Last Thursday President Obama spoke to a joint session of Congress about  package he would like to see the U.S. Congress pass into law.  As with most speech by the President this article will focus on “The Good (Items I agree with),” “The Bad (Items I disagree with),” and “The Ugly (Items where the President is just wrong.).”  I hope you enjoy and welcome your comments.

The Good

Now, I realize there are some in my party who don’t think we should make any changes at all to Medicare and Medicaid, and I understand their concerns.  But here’s the truth:  Millions of Americans rely on Medicare in their retirement.  And millions more will do so in the future.  They pay for this benefit during their working years.  They earn it.  But with an aging population and rising health care costs, we are spending too fast to sustain the program.  And if we don’t gradually reform the system while protecting current beneficiaries, it won’t be there when future retirees need it.  We have to reform Medicare to strengthen it.

Mr. President I glad you agree we need to reform our entitlement systems.  Paul Ryan was saying the same thing at the start of this year.  His reforms would only touch those who are not in the system yet.  His plan will save trillions over the years.  If you could give your support to Representative Paul Ryan’s plan you will have my vote.

I’ll also offer ideas to reform a corporate tax code that stands as a monument to special interest influence in Washington.  By eliminating pages of loopholes and deductions, we can lower one of the highest corporate tax rates in the world.  Our tax code should not give an advantage to companies that can afford the best-connected lobbyists.  It should give an advantage to companies that invest and create jobs right here in the United States of America.

I am always for simplifying the tax code to get rid of all deductions and credits that encourage behavior, because that is not the job of government.  But in practice these reforms in the tax code I am sure will hit self-employed citizens more than real corporations.  This will hit the professionals who operated businesses like private practice doctors and lawyers.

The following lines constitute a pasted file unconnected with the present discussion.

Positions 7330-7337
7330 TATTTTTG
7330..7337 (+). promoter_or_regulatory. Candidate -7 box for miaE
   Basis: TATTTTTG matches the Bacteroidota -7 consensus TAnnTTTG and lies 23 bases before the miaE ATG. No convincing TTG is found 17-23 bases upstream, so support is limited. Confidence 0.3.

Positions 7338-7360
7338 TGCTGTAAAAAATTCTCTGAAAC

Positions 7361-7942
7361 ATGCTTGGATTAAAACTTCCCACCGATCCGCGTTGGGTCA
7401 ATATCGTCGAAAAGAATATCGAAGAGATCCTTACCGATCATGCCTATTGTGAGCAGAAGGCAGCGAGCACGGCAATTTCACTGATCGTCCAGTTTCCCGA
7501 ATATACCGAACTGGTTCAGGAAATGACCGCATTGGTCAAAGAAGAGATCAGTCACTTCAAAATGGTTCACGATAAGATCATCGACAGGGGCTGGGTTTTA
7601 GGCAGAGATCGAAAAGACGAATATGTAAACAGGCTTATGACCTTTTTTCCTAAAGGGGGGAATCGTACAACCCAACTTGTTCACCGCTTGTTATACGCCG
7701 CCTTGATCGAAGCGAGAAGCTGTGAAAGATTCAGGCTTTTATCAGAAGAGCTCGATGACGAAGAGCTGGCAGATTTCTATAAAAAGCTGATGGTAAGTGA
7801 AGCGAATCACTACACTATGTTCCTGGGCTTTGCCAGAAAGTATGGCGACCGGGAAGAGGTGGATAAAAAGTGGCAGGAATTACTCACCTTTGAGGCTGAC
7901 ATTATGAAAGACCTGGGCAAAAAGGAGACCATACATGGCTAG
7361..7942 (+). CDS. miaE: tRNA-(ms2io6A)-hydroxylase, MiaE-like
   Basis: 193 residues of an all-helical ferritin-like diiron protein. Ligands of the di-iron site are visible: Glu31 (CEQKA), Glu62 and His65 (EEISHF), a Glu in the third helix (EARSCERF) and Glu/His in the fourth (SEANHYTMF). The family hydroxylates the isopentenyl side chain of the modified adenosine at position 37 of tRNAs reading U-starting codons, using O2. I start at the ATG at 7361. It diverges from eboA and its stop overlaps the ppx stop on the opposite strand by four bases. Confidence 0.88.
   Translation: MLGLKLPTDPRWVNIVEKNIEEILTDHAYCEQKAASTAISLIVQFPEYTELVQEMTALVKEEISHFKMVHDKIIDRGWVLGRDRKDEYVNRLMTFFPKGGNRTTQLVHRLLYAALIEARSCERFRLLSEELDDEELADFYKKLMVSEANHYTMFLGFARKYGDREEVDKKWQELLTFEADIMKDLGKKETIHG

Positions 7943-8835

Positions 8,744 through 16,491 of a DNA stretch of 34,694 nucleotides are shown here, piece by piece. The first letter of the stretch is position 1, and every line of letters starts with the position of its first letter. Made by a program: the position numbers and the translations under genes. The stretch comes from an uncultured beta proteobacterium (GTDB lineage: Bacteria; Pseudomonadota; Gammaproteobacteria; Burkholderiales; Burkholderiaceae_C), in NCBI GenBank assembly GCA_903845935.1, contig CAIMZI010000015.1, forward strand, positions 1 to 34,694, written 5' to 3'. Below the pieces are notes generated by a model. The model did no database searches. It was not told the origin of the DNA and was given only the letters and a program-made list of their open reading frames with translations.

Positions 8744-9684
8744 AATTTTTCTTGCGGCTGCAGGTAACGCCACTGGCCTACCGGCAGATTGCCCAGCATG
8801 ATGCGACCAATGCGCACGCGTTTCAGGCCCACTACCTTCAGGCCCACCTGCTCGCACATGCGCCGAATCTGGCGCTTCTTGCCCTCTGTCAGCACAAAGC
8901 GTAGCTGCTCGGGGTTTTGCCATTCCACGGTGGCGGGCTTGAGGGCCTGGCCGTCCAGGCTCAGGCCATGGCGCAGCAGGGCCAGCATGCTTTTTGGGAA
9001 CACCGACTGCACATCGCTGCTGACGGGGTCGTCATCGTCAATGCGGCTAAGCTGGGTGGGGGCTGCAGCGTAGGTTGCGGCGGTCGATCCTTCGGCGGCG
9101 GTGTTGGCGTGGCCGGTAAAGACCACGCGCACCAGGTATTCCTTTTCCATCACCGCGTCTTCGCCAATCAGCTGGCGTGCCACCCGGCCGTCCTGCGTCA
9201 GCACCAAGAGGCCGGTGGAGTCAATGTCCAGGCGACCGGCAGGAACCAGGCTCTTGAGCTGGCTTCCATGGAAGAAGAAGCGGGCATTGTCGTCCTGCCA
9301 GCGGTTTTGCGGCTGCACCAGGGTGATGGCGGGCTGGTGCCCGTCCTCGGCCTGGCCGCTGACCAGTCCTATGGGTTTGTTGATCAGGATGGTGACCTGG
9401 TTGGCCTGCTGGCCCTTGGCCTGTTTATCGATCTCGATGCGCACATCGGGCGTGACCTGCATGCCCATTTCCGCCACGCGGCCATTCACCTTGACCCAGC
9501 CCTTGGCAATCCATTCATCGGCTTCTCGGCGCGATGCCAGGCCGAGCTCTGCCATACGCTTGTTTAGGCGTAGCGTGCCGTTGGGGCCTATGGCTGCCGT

We’re also planning to cut away the red tape that prevents too many rapidly growing startup companies from raising capital and going public.

Cutting regulations is always a good idea, especially since the power to make regulations should not belong in the executive branch.  Law and regulations should be made by the legislative branch as the law makers.  The Executive branch is to enforce laws, not create regulations  (i.e laws).

That’s why I ordered a review of all government regulations.  So far, we’ve identified over 500 reforms, which will save billions of dollars over the next few years.  (Applause.)  We should have no more regulation than the health, safety and security of the American people require.  Every rule should meet that common-sense test.

Again getting rid of regulations will spur economic growth and that power should be taken away from the executive branch anyway since it more accurately belongs with the legislative branch.

The Bad

As I’ve argued since I ran for this office, we have to look beyond the immediate crisis and start building an economy that lasts into the future — an economy that creates good, middle-class jobs that pay well and offer security.

Call me crazy but this sounds a bit like the President is touting a government economic plan.  That sounds like the Five Year Plans put in place by the Soviets in Russia that never worked.

Some of you sincerely believe that the only solution to our economic challenges is to simply cut most government spending and eliminate most government regulations.

If you study history you will find almost every single time economic recovery in our history was because government cut taxes and spending.  You can’t have a recovery without both.  Bush failed at it because of his and Republican’s deficit spending.  Reagan tried it but the Democrats in congress refused to cut spending when they raised taxes.  It worked under President Truman after World War II and under Kennedy.